Exercise will provide a building of the muscle, which will limit the wear and tear on the joints. Forms of low-impact exercising to consider would be leash walking, swimming, walking on treadmills, slow jogging, and walking up and down stairs. The wrong exercises can be detrimental. For example, playing frisbee with your dog is tough on their joints and only exercising on weekends instead of daily could leave your pet sore on weekdays. In the same way, humans exercise, don’t forget a warm up period and a warm down period with each daily routine. Ask your vet for an individualized exercise program that best suits your pet’s condition.
Warmth and Resting Areas
Arthritis worsens in cold, damp weather. Keeping temperatures in the house on the warmer side, along with dressing your pet in a sweater to warm their joints. Now you have the perfect excuse to dress your pup up!
A firm, orthopedic foam beds in dome shapes help to evenly distribute weight and reduce pressure on your pet’s joints. Don’t forget to place in a warm spot, away from drafts.
Minimize daily tasks
Turn stairs into ramps. Going up and down steps may make going outside to potty very difficult, which could lead to them choosing to leave you ‘presents’ in the house.
Elevated food and water bowls. This will make eating and drinking more comfortable for your pet, especially if there is stiffness in the neck or back.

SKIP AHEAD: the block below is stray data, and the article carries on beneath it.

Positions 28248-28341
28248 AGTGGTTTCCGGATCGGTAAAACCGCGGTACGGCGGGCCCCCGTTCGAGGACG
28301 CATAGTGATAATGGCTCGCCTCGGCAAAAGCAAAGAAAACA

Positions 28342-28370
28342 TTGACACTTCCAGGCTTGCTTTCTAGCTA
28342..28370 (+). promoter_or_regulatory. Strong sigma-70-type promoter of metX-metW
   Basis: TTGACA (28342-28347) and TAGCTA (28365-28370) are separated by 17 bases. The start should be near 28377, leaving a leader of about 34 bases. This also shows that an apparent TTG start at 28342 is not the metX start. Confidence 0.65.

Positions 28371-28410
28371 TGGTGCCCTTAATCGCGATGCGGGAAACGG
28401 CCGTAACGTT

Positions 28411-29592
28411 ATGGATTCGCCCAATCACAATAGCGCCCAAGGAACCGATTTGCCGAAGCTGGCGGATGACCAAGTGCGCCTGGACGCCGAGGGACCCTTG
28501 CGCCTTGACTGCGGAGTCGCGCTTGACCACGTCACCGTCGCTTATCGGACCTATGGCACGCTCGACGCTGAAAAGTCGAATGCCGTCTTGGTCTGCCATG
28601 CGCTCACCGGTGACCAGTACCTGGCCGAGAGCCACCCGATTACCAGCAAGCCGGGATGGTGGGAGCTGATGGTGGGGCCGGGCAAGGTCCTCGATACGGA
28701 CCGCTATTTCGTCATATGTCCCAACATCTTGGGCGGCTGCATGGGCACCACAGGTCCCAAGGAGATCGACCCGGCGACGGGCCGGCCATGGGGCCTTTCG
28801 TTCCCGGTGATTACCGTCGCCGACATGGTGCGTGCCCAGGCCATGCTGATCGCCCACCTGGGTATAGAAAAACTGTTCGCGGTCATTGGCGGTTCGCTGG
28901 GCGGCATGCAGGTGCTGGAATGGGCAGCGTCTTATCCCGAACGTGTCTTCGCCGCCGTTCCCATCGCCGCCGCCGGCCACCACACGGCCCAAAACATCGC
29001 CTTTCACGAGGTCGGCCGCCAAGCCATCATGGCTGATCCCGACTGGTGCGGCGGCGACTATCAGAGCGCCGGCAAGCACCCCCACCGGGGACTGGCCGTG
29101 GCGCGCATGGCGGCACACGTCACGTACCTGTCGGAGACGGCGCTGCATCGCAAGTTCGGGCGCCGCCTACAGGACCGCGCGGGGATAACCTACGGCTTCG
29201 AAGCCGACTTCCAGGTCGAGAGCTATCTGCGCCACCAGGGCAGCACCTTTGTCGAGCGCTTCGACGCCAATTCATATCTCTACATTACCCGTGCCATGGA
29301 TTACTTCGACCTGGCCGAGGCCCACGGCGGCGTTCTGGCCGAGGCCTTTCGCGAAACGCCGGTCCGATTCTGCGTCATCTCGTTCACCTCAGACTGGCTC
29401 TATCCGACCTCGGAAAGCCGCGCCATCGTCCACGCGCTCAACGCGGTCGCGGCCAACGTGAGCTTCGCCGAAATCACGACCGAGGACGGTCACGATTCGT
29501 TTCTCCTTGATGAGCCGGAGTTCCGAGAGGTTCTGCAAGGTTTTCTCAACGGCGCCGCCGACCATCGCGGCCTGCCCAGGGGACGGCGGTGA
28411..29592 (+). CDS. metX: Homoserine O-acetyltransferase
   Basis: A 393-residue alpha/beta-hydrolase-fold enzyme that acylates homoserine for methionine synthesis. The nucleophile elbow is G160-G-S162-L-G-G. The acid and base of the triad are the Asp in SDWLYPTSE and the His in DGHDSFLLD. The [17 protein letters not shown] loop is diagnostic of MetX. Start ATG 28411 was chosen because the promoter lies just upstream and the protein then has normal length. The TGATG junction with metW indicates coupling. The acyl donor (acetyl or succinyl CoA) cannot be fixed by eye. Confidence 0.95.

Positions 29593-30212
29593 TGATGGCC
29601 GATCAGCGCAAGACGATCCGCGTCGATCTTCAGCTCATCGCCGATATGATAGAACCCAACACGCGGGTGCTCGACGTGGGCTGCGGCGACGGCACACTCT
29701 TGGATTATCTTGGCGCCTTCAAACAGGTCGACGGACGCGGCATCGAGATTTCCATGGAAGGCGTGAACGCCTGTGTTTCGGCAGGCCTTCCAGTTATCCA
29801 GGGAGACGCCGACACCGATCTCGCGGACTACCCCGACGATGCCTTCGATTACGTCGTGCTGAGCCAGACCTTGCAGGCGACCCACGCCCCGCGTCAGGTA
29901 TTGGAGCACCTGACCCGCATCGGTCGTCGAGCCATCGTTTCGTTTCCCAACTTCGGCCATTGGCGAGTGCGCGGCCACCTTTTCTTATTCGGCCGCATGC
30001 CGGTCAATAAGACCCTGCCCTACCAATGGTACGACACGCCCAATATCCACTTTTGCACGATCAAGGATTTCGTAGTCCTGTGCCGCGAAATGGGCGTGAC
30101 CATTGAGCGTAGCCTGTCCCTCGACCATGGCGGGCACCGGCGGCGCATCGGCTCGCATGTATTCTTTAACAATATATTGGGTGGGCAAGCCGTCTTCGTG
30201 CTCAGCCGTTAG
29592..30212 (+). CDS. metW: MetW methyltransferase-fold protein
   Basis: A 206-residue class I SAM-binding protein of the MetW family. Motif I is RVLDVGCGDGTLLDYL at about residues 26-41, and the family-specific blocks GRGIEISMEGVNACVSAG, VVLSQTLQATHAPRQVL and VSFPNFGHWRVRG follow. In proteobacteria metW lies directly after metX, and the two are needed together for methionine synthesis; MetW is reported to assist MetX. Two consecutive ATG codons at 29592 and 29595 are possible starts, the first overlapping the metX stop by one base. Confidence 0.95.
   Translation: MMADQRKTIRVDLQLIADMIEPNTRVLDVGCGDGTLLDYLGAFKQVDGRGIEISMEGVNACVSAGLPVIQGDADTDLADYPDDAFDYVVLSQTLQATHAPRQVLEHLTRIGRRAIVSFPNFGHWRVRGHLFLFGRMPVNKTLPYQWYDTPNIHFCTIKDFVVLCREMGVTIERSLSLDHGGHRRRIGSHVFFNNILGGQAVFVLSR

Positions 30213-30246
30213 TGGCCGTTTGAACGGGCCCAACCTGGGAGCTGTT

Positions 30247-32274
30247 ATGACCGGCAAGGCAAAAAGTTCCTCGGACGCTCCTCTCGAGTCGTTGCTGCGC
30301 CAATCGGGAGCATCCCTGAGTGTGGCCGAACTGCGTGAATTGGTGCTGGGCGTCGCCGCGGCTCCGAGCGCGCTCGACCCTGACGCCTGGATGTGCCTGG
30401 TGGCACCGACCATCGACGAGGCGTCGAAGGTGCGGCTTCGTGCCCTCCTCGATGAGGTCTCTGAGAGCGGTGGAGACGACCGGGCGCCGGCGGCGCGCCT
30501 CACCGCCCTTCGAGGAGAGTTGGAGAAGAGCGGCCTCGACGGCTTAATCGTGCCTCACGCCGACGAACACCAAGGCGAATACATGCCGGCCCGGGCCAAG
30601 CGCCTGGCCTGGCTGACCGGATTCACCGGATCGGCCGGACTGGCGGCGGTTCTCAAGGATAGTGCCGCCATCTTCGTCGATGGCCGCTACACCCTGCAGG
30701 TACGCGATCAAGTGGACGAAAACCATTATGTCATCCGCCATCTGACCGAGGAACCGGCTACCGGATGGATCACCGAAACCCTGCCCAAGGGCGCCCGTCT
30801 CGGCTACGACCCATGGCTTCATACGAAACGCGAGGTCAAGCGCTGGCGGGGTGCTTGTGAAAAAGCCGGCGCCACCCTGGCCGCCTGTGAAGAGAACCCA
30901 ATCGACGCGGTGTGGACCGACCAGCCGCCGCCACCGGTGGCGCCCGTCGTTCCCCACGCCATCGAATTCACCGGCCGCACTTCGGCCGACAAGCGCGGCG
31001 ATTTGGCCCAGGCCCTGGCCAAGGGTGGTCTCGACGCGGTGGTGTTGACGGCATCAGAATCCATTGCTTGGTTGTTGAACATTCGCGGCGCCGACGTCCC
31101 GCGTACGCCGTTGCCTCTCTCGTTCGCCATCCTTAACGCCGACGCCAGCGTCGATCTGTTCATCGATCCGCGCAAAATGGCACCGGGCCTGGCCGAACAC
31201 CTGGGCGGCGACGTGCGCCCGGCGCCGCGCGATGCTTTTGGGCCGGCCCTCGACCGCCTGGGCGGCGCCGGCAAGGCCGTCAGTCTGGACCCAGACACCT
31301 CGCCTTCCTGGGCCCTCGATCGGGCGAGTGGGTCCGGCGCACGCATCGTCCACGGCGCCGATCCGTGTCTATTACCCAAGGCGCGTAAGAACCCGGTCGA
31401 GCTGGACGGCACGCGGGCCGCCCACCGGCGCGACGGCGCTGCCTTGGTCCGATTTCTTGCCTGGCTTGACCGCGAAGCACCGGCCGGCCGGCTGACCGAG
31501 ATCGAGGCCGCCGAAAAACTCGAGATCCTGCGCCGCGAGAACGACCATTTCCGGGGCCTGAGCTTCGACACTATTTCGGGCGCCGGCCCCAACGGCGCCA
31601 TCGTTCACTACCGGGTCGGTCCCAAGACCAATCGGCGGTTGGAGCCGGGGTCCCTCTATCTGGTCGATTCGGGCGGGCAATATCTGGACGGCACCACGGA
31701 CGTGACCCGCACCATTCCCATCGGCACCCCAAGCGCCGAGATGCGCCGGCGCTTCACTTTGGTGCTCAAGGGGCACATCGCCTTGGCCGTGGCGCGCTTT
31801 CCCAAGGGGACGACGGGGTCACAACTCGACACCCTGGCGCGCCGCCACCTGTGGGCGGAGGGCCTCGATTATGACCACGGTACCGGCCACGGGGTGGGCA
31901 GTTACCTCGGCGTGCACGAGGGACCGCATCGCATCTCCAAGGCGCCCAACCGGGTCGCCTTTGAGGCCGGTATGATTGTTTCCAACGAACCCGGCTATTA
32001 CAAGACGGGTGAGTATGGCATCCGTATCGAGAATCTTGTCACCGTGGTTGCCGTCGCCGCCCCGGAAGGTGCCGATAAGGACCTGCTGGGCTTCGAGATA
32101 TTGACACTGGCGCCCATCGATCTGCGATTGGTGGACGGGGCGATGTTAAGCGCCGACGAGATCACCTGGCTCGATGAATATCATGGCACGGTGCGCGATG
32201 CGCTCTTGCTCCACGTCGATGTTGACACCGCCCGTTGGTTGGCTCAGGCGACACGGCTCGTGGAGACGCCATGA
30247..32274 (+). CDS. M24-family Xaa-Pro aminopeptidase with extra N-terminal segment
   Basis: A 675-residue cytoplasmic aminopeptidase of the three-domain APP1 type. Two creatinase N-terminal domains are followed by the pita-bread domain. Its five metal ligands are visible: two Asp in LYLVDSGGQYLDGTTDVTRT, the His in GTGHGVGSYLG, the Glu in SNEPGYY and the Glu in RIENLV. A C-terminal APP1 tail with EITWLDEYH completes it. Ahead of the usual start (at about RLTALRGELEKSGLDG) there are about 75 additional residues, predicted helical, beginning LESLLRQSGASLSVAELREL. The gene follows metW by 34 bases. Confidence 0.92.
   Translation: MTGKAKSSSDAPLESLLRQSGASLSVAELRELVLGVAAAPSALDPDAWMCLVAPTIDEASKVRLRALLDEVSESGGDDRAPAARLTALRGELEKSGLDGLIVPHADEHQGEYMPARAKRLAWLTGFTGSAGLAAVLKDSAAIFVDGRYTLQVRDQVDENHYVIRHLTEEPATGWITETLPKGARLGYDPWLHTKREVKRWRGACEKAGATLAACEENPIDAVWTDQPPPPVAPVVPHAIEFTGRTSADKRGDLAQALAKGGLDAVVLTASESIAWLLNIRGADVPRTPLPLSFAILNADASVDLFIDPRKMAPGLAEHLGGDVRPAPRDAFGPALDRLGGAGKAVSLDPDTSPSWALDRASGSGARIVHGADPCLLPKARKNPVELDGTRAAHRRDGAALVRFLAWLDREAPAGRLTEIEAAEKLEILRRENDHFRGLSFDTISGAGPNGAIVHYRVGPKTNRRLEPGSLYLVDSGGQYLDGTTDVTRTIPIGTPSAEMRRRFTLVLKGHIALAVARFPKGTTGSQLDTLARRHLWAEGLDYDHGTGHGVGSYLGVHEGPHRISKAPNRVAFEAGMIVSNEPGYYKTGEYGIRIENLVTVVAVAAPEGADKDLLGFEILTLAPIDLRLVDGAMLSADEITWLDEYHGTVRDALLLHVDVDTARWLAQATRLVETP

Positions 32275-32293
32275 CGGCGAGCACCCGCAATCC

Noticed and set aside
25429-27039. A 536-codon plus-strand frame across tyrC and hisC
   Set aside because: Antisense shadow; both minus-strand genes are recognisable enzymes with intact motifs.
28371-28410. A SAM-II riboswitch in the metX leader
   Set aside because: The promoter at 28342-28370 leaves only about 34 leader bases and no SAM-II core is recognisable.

Physical therapy and massages
Physical therapy is often overlooked, but can defer the invasive option of surgery. With the right regimen for your pet, it can work against hip dysplasia by breaking the pain-inflammation-pain cycle and strengthen muscles around the hips, the joints become more stable. Consult your vet for the appropriate exercise and physical therapy program that reflects your pet’s condition.
Massaging will relax stiff muscles and promote a good range of motion in the joints and restore blood flow. Consult your vet before trying.
Injectable or Oral Agents & Supplements, and Anti-Inflammatory Drugs
Injectable: Polysulfated Glycosaminoglycan (Adequan) - A series of shots over several weeks that helps prevent the breakdown of cartilage and synthesis of new cartilage.
Injectable: Hyaluronic Acid (Legend) - Often introduced into osteoarthritis treatments, it is meant to protect the joint by increasing the viscosity of the joint fluid.